Did protective gear put firefighters at risk of asbestos exposure?

Builders often used asbestos in the construction projects until the late 1970s or even early 1980s. If those old buildings burn, the debris left behind and the disturbance of that debris  can release carcinogenic asbestos fibers into the air.

That is one reason why firefighters face such a high risk of developing mesothelioma.

Unfortunately, burning buildings are not the only potential exposure risks Tennessee firefighters faced. Another serious risk they unknowingly encountered likely came from the clothing that was supposed to protect them.

Asbestos fibers were common in firefighter gear

Few people associate asbestos with clothing. The material is more commonly associated with the construction of buildings and ships due to its fire-resistant qualities.

However, ​these same qualities led manufacturers to use it in personal protective equipment (PPE). PPE containing asbestos was especially common in jobs that exposed workers to extreme heat, fire or electricity – like firefighters.

It was common to find asbestos in firefighters’:

  • Gloves
  • Boots
  • Jackets
  • Pants
  • Hoods

Manufacturers wove the asbestos directly into the clothing or linings to protect firefighters from the fire. However, it also increased the risk of asbestos exposure, especially when the items were torn or punctured and used repeatedly thereafter.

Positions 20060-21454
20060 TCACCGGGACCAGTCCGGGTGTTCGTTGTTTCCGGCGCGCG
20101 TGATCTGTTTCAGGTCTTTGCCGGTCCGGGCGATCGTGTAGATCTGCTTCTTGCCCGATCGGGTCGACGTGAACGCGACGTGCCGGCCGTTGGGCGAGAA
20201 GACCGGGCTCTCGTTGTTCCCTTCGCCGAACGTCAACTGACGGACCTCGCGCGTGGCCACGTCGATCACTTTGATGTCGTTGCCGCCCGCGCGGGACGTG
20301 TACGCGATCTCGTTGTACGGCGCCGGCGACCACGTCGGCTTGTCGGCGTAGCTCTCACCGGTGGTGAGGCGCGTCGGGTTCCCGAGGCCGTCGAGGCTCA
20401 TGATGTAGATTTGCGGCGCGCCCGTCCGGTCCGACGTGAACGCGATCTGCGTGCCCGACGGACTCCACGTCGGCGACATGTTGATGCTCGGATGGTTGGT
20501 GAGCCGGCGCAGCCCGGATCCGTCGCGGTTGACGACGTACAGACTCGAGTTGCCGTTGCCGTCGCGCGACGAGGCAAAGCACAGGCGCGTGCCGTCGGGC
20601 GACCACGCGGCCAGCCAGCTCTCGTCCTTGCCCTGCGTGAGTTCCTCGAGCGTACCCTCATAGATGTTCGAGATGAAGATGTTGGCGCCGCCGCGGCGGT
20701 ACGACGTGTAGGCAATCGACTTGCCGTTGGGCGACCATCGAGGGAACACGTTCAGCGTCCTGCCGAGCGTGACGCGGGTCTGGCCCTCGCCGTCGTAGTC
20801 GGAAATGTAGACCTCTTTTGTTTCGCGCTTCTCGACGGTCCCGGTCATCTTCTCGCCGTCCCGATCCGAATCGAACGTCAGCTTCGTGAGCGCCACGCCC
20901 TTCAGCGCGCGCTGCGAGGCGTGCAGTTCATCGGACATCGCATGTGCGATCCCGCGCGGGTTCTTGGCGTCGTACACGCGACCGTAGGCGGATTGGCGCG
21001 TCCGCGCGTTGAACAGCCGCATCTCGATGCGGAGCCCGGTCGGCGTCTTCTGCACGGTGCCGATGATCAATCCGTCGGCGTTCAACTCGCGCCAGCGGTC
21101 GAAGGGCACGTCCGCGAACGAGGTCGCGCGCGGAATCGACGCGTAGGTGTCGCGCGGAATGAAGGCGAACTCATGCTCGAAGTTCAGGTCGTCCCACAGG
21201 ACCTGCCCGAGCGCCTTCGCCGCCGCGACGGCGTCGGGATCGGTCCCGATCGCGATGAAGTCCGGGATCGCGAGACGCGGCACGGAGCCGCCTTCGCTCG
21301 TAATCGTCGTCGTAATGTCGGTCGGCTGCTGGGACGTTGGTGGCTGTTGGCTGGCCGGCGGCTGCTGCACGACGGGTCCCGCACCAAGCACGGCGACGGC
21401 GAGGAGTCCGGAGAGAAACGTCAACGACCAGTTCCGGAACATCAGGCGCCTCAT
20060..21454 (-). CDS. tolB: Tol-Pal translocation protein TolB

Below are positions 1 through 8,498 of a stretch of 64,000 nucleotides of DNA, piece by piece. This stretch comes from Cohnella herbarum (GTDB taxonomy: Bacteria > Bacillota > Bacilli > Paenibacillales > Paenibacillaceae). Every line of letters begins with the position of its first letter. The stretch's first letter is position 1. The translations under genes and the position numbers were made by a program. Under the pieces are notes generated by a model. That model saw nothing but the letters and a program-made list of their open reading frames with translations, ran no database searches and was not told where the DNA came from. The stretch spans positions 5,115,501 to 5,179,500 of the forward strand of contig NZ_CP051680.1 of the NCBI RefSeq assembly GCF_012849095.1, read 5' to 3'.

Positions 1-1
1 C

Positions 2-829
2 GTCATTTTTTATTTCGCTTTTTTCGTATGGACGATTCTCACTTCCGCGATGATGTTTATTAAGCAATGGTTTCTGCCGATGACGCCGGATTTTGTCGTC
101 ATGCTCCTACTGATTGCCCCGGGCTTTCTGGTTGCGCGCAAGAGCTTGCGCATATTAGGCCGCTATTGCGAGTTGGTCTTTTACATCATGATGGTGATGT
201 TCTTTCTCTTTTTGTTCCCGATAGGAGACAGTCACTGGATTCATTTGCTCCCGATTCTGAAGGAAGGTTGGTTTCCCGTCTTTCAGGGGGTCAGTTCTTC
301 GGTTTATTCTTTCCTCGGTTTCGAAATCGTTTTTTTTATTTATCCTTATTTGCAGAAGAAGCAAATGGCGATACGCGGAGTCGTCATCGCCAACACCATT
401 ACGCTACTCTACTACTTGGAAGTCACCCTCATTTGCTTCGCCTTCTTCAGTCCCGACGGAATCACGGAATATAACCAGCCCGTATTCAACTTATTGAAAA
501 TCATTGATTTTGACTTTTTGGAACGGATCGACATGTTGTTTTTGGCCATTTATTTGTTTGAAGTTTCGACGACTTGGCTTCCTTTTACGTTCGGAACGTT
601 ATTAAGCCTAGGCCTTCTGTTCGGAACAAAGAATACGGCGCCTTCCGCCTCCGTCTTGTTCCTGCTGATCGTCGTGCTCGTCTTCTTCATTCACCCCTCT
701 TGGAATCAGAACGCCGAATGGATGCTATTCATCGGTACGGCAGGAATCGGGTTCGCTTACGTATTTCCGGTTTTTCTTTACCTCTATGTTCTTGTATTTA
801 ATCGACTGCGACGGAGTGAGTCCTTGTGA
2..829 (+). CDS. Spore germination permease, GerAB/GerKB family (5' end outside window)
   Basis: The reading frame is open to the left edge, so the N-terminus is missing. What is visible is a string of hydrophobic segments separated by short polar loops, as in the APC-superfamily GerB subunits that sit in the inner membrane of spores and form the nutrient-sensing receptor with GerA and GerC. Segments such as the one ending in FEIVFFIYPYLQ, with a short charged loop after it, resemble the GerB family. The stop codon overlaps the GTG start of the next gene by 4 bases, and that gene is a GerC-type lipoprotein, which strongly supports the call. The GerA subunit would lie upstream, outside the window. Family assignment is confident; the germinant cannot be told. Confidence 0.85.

Firefighter gear is mostly comprised of Nomex, Kevlar, plastic, and other fibers now. Federal law does not ban asbestos, but it outlines strict regulations regarding its use. Small percentages of asbestos are still allowed in certain products, though most clothing manufacturers no longer use it.

Even so, the risk remains, especially for retired firefighters. Turnout gear contained asbestos in past decades, and due to mesothelioma’s long latency period of 15-40 years or more, retired firefighters still face the threat of cancer.

How did firefighters suffer exposure from clothing?

It was common for asbestos fibers to cling to a firefighter’s clothing after they returned from a call. That is one reason why fire stations have such strict cleaning and contamination policies for their turnout gear and PPE.

However, the gear itself could have also released asbestos into the air when firefighters completed simple tasks, including:

  • Putting on or removing gear
  • Accidentally tearing gear
  • Deterioration of gear, from exposure to heat
  • Merely moving while wearing the gear

The government recognized the risks asbestos posed to workers as early as 1918. Yet, manufacturers and employers continued to use it without warning employees about the risks of exposure. Therefore, retired firefighters might still pursue legal action and compensation for the hidden dangers they faced on the job that threaten their health now.

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